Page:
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Postmenopausal Hormone Replacement Therapy FAQ

Choosing whether or not to use postmenopausal hormone replacement therapy (HRT) is an important health decision all women face as they approach menopause. As with taking any treatment the decision involves carefully balancing the possible risks and benefits.

We now have information from large studies including healthy women and those with established coronary artery disease (previous heart attack or angina). These studies have shed considerable light on many issues, particular with respect to heart disease and strokes, and have sparked serious concerns and questions regarding the indications and safety of HRT for postmenopausal women.

1. Is HRT dangerous?
HRT is not dangerous. There are certain risks now well recognized with its use however and these risks need to be considered in every women taking HRT or thinking about starting HRT. The Women’s Health Initiative looked at health risks and benefits in a large group of healthy postmenopausal women taking HRT compared to a similar group of women taking placebo. It was stopped early as the risks with taking combination HRT outweighed the benefits after four years of use. The results indicated that women on combined HRT had an increased number cardiac events, strokes, breast cancer and blood clots. There was no difference in death rates between the users and nonusers.

2. Are there any benefits to HRT?
The answer is yes. Women taking HRT do have fewer fractures associated with osteoporosis and less colon cancer. Other studies have demonstrated the HRT is very effective in relieving symptoms associated with menopause such as flashes, night sweats and mood.

3. Who should take HRT?
The only reason to take HRT is for the relief of menopausal symptoms. Estrogen continues to be the most effective way to control these symptoms. The risks and benefits need to be addressed individually in all women prior to initiating HRT. Women who chose HRT to control menopausal symptoms should take the lowest possible dose to control symptoms for the shortest period of time possible. Attempts should be made to wean HRT but stopping abruptly is not recommended as it will often result in a rebound of symptoms.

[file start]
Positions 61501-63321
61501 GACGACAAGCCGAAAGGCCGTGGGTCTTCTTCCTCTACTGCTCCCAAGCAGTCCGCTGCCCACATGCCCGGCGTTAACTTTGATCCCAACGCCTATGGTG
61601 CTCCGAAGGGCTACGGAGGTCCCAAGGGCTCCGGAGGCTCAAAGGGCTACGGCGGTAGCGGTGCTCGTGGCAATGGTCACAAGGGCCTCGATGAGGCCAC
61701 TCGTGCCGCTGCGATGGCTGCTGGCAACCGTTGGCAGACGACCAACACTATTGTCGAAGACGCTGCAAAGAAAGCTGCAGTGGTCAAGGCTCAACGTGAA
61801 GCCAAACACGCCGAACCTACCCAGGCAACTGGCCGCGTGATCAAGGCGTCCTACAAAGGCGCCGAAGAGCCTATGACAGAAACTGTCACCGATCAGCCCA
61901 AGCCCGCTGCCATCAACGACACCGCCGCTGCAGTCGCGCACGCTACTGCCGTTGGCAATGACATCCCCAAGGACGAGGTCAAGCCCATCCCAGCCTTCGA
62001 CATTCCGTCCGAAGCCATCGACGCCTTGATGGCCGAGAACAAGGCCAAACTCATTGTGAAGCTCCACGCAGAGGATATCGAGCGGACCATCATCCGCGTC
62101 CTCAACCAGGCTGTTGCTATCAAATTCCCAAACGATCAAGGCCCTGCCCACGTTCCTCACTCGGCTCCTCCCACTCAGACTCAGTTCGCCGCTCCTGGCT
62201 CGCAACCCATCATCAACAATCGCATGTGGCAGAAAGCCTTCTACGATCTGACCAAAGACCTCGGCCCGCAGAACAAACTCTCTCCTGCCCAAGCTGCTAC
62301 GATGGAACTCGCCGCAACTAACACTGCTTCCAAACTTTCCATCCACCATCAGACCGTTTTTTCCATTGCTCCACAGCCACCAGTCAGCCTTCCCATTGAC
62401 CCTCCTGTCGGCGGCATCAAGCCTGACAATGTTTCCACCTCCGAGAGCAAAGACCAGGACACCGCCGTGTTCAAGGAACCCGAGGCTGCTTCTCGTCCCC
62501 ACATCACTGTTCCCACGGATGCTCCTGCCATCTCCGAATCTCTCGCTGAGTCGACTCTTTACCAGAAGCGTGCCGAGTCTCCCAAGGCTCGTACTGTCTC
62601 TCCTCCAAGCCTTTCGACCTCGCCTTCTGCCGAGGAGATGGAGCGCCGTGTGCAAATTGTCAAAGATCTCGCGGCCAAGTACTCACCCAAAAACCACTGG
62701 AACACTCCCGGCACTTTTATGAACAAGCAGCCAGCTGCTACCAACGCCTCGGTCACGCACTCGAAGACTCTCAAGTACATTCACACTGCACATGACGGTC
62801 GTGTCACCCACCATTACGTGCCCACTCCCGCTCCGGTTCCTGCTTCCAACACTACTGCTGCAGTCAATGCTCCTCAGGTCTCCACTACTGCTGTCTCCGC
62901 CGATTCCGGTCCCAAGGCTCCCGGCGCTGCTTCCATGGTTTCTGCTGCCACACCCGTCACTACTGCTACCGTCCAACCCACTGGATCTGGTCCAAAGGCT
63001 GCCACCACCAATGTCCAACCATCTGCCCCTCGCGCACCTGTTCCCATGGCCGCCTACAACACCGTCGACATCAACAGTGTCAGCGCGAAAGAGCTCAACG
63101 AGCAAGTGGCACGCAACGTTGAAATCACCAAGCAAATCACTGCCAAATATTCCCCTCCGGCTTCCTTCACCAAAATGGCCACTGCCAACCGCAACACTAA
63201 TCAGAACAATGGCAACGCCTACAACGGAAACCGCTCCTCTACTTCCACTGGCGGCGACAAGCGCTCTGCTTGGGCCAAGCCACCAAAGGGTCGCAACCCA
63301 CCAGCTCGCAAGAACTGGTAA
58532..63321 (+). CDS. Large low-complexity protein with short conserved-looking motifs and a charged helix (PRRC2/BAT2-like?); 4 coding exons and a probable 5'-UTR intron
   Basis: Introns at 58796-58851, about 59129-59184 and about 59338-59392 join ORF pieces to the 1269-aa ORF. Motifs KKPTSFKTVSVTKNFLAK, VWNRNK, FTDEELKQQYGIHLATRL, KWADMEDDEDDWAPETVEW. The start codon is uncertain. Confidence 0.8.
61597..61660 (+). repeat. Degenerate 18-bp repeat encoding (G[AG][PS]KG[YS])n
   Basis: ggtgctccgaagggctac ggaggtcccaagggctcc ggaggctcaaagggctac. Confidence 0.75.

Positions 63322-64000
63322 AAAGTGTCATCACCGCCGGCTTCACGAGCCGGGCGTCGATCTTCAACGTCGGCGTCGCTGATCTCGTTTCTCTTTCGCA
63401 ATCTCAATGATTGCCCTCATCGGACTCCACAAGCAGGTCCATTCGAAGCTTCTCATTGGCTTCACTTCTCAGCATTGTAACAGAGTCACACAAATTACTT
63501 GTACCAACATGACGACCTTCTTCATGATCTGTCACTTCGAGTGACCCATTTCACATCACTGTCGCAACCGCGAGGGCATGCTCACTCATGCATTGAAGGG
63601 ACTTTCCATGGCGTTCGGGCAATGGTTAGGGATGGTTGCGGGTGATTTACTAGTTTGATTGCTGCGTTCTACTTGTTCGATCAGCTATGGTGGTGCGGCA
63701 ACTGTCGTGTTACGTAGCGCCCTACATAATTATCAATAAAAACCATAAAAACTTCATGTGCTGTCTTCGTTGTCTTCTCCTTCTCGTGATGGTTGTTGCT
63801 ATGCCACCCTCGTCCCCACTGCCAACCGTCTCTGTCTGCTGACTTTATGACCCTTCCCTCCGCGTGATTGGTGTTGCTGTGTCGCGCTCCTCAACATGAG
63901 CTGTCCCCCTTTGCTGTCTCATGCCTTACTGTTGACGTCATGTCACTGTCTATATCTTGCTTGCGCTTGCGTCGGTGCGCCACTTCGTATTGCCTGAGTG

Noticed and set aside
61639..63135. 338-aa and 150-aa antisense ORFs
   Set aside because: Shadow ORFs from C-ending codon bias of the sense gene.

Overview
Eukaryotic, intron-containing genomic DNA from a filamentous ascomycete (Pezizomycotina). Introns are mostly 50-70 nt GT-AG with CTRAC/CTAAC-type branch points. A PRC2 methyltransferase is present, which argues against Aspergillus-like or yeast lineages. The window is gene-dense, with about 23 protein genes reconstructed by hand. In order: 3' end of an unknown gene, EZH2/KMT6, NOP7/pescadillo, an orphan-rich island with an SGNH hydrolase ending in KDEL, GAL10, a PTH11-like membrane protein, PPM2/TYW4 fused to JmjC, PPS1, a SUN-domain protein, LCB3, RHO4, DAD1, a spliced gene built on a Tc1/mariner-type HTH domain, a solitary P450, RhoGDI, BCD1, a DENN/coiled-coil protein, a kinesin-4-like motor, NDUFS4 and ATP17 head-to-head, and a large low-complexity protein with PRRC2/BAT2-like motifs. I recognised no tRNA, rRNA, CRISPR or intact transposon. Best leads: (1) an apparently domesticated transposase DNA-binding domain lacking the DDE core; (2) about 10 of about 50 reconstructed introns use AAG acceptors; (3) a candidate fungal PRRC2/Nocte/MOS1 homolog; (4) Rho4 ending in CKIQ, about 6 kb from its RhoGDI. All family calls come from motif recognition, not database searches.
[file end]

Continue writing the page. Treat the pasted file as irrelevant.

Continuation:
4. What if I am already on HRT?
Many women were started on HRT for prevention of disease including osteoporosis and heart disease rather than symptoms alone. We now know that HRT does not prevent heart disease. Women on HRT for this reasons should stop. Although HRT does decrease osteoporosis related fractures, we now have other treatment for osteoporosis which does not carry the same health risks as HRT. Women on HRT for symptoms, if their symptoms are now well controlled we would recommend a trial of weaning off the HRT by gradually decreasing the dose over a 3 – 6month period. Most women find that if the HRT is stopped abruptly they have a rebound of symptoms.

5. What if I have Coronary Artery Disease?
HRT should be avoided in patients with heart disease if possible. Women who are on HRT should be weaned off. If patients have refractory menopausal symptoms, HRT may be chosen to improve quality of life but should be used at the lowest possible does and for the shortest period of time.

Women need to be aware of the risk associated with HRT in order to make informed choices regarding the use of HRT. Each women needs to make her own decision about the amount of risk she is willing to take in order to gain the possible benefit of HRT. Even non-hormonal therapies and herbal remedies carry some risk, in many cases the risk are unknown. Although HRT does result in increased risk of heart attack, stroke, breast cancer and blood clots, the absolute risk to each individual women is actually quite small but varies due other underlying heath concerns. Women should discuss the balance of risks and benefits with her physician if she is on HRT currently or contemplating HRT for control of menopausal symptoms.

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